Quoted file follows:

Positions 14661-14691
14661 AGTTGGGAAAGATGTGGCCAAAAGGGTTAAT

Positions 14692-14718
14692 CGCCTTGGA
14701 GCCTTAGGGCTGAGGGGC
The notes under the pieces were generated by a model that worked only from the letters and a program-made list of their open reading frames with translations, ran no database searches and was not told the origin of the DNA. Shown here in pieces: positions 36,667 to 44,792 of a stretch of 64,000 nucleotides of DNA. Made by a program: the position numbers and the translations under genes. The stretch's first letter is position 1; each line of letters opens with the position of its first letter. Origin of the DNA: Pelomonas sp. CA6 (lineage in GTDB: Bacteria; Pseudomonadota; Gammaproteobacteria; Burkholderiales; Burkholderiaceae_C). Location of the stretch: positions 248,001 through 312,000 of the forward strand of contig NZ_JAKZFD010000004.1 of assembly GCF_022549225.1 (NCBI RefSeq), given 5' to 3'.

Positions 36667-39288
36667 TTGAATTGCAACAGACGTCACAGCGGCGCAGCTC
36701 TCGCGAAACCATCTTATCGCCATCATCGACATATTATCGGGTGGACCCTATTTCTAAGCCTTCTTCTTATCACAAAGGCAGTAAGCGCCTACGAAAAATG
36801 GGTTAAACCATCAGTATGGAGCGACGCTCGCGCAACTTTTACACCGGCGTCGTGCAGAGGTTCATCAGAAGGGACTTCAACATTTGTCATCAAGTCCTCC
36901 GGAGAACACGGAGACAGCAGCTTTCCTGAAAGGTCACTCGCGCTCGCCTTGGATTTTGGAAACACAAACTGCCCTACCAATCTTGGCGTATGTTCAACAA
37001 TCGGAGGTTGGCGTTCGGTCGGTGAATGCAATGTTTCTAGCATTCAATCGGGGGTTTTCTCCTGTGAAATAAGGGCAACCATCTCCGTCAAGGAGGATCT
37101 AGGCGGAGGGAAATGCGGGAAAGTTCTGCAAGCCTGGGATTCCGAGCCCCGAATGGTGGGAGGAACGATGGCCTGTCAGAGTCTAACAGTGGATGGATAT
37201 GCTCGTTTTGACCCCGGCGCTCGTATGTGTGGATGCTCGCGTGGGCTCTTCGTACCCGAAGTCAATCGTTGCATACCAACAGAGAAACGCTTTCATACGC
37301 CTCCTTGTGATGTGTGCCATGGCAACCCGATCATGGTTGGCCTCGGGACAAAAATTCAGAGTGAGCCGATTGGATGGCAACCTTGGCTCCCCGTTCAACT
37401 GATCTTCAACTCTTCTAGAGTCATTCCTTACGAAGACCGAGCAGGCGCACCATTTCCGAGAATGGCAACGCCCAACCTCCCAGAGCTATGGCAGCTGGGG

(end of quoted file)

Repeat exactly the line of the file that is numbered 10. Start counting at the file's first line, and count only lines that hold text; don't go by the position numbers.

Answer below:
36801 GGTTAAACCATCAGTATGGAGCGACGCTCGCGCAACTTTTACACCGGCGTCGTGCAGAGGTTCATCAGAAGGGACTTCAACATTTGTCATCAAGTCCTCC